Quarter of women 'risk skin cancer'
May 01, 2012
Macmillan Cancer Support is reminding women of the need to wear sunscreen when going out in the sun.
Women are increasing their chances of developing skin cancer by failing to apply sunscreen when they go on holiday.
Research by Macmillan Cancer Support questioned 1,500 women about their skincare habits when going out in the sun.
The charity found that 22 percent of respondents do not use sun lotion when they are visiting a hot country, with 24 percent claiming they do not need to because they do not burn.
A further 14 percent said sunscreen was too expensive for them, while 12 percent suggested it does not work.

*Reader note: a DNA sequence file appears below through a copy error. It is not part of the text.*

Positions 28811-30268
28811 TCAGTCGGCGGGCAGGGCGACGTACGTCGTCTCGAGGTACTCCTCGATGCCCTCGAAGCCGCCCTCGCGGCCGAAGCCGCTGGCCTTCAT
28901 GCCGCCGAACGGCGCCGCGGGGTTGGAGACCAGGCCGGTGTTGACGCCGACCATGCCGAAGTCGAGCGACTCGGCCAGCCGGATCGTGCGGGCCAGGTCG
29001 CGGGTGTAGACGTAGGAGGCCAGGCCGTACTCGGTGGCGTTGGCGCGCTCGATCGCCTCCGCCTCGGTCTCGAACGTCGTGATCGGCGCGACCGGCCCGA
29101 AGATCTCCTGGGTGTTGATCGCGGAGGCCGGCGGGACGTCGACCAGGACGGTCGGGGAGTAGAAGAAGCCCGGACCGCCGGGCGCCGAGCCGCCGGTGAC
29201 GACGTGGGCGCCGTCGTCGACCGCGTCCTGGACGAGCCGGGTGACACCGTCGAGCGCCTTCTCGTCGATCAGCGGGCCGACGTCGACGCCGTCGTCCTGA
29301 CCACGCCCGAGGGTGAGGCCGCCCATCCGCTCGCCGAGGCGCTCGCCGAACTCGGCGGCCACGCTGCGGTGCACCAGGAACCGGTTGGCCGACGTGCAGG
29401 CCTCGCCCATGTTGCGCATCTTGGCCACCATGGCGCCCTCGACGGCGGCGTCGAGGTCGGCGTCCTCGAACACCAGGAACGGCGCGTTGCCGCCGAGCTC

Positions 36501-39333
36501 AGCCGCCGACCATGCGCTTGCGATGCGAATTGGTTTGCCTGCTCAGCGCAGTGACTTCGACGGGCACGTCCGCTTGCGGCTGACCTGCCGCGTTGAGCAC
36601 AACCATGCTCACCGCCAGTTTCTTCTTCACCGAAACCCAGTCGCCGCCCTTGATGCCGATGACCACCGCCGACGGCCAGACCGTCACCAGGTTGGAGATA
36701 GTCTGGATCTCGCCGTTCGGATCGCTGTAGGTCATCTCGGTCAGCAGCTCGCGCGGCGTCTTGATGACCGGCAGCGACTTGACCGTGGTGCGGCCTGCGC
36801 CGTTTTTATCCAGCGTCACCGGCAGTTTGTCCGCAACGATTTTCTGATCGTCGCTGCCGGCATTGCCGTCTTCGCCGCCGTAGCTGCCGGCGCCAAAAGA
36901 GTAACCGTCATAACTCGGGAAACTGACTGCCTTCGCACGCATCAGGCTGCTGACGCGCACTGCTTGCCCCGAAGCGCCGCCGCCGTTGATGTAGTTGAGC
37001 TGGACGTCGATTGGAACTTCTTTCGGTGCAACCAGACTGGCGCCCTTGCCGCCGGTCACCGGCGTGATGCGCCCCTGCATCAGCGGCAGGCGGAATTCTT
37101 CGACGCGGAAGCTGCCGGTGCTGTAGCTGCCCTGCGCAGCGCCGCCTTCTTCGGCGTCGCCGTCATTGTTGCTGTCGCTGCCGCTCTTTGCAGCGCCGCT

The survey also revealed that many women (45 percent) wrongly believe after-sun lotion helps to correct some of the damage inflicted on sunburnt skin.
Carol Goodman, a Macmillan information nurse specialist, expressed concern at the findings, which were published at the launch of Sun Awareness Week (April 30th to May 6th).
She said: "Over two-and-a-half thousand people die of skin cancer every year and so it is a real issue.
"You should put your suntan lotion on half an hour before going into the sun, let it soak in and then apply another layer. The lotion should be applied thickly to your skin or the protection you get may only be a quarter of what the bottle suggests."
Anyone with concerns about their risk of developing skin cancer may want to try out the Mole Clinic's new online melanoma profiler, which assesses individuals' chances of developing the disease.